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Vice Minister of Economy Noreikienė: application of the principle of mutual recognition will reduce administrative burden for citizens and businesses

Date

2013 10 15

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The conference ‘Mutual Recognition: Boosting the Single Market’ was held in Vilnius on 15 October. The representatives from the European Commission, the European Parliament, Lithuanian authorities, science and business people exchanged views on the problems of free movement and mutual recognition of goods, mutual recognition and mobility of services, people and transport.

‘Creating a fully functional Single Market is an ongoing exercise which requires our daily effort and commitment at national and EU level. Proper implementation of Single Market rules can contribute significantly to the removal of barriers that still exists in the Single Market. The principle of mutual recognition is an important tool of the Single Market governance and a significant alternative to regulation, which, despite of being necessary and reasonable sometimes, may not always be the best option’, - said Vice Minister of Economy Rasa Noreikienė.

According to the Vice Minister, the benefits of the mutual recognition principle are obvious – it reduces adaptation costs for businesses and prevents from detailed regulation of insignificant aspects. This ensures the possibility for businesses, especially SMEs, to operate effectively in the markets of other Member States.  It also reduces administrative burdens on citizens and public authorities.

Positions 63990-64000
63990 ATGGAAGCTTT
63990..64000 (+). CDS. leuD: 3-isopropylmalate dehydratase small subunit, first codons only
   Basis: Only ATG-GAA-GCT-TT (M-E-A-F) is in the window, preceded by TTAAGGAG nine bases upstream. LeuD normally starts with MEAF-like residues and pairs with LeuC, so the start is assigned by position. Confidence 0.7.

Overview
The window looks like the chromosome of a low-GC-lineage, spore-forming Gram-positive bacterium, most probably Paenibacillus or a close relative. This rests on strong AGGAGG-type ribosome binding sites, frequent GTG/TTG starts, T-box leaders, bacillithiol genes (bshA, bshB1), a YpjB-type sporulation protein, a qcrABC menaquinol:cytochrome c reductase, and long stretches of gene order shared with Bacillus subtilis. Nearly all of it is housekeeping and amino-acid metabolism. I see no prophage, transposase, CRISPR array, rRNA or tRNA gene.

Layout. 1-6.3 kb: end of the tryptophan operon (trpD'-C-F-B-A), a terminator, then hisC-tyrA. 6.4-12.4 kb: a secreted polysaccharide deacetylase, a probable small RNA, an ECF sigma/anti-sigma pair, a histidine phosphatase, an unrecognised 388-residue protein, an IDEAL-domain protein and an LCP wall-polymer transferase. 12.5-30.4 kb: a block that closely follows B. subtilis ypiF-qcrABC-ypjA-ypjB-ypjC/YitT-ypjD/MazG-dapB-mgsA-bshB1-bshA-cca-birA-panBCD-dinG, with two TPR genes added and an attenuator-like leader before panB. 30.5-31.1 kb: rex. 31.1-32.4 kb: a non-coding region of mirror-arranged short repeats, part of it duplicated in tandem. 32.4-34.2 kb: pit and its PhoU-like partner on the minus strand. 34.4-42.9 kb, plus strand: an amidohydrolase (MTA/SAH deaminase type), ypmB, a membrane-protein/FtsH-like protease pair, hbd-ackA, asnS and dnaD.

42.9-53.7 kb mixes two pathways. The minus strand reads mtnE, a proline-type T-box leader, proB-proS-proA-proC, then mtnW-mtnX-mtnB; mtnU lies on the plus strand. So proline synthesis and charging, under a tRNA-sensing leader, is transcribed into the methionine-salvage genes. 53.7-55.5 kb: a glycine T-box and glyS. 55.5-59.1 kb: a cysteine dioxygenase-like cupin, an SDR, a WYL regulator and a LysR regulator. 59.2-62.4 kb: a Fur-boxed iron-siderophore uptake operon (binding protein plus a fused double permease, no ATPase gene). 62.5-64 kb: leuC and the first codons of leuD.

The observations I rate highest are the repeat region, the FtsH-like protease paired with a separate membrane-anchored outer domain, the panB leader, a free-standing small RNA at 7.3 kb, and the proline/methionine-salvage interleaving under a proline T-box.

There is a need to have a comprehensive analysis of the application of the principle of mutual recognition to provide a better evidence base for further policy action. The Commission should undertake evaluation of the areas where the application of the principle of mutual recognition is insufficient or problematic.

One of the goals of the Lithuanian Presidency is to devote proper attention to the principle of mutual recognition by addressing this issue in the Competitiveness Council conclusions on Single Market policies.

The mutual recognition principle guarantees free movement of goods and services without the need to harmonize the Member States' national legislation. Goods which are lawfully produced in one Member State cannot be banned from sale on the territory of another Member State, even if they are produced according to technical or quality specifications different from those applied to its own products.

The event was organized by the Ministry of Economy of the Republic of Lithuania, ‘BusinessEurope’ and the Lithuanian confederation of industrialists LPK.